Last week, Dee asked about books that he likes; when I mentioned Dr. Seuss, she pulled out “Green Eggs and Ham,” and we went through it, only for her to conclude that the book didn’t really have enough “real” things to help his vocabulary. Thus today I proudly presented a book that Dar likes that includes a lot more “real” things that Dar can use, for example a human body with indicated head, hand, arm, leg, etc. Dee looks at me skeptically: “but he already can point to those on himself.” I say “but it’s more of a work in progress on another person.” She says he doesn’t need that. Oh, my bad, then. I say, well, another thing he does well at home is choose the correct letter in a field of four. She shrugs.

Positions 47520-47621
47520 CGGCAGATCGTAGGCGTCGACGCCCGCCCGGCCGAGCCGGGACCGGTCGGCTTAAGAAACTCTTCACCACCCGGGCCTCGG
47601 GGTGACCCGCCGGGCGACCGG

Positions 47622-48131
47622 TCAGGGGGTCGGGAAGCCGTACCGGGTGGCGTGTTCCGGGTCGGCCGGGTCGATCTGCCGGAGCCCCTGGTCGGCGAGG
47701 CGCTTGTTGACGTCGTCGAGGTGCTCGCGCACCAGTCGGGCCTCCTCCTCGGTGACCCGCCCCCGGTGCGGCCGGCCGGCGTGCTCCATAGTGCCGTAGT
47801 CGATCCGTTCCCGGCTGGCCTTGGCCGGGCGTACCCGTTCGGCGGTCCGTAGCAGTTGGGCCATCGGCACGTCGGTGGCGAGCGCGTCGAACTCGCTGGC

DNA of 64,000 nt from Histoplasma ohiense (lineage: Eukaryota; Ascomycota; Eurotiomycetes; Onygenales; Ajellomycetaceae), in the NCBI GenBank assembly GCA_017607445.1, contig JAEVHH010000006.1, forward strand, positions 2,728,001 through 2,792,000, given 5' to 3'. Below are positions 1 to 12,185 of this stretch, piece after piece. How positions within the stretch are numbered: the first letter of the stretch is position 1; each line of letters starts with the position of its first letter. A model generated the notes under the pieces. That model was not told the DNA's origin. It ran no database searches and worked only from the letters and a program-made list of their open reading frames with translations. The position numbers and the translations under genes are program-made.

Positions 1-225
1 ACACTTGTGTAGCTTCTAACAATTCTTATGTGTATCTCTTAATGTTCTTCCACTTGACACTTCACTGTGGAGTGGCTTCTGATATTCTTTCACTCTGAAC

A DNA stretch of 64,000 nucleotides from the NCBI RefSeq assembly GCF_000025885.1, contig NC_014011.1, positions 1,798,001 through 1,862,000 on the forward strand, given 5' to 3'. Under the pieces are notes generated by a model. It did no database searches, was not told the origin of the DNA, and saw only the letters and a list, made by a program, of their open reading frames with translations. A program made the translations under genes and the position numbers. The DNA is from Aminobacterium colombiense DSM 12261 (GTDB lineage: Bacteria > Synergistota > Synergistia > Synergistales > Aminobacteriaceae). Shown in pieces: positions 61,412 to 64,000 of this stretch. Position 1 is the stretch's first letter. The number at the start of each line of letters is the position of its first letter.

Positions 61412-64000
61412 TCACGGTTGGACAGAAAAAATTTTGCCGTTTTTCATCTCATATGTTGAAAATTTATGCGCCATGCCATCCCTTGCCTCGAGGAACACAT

Whistling what I consider a new or at least revived tune, Dee says that we need to focus on “practical” vocabulary for Dar, things that he can use in everyday life. Oh, okay, I say. She pulls out her picture cards. She puts pairs of cards in front of him. She says, “point to the computer.” He does. Two new cards. “Point to the shower.” He does. This continues with eight more pairs of cards. Dar is 10-0! I’m hella impressed. He finally fails on the 11th one, but this is Dar not knowing the difference between a door and a book, a lot harder with picture cards than it would be in real life. A few minutes later, she uses the same cards to ask him, “what is this?” He says “puh-tuh” for “potty.” He says “keee” for “keys.” He says “tuh-buh” for “toothbrush.” I’m impressed! His “TV” is terrible, just like it is at home, but she manages to fashion it with judicious use of gummi bears.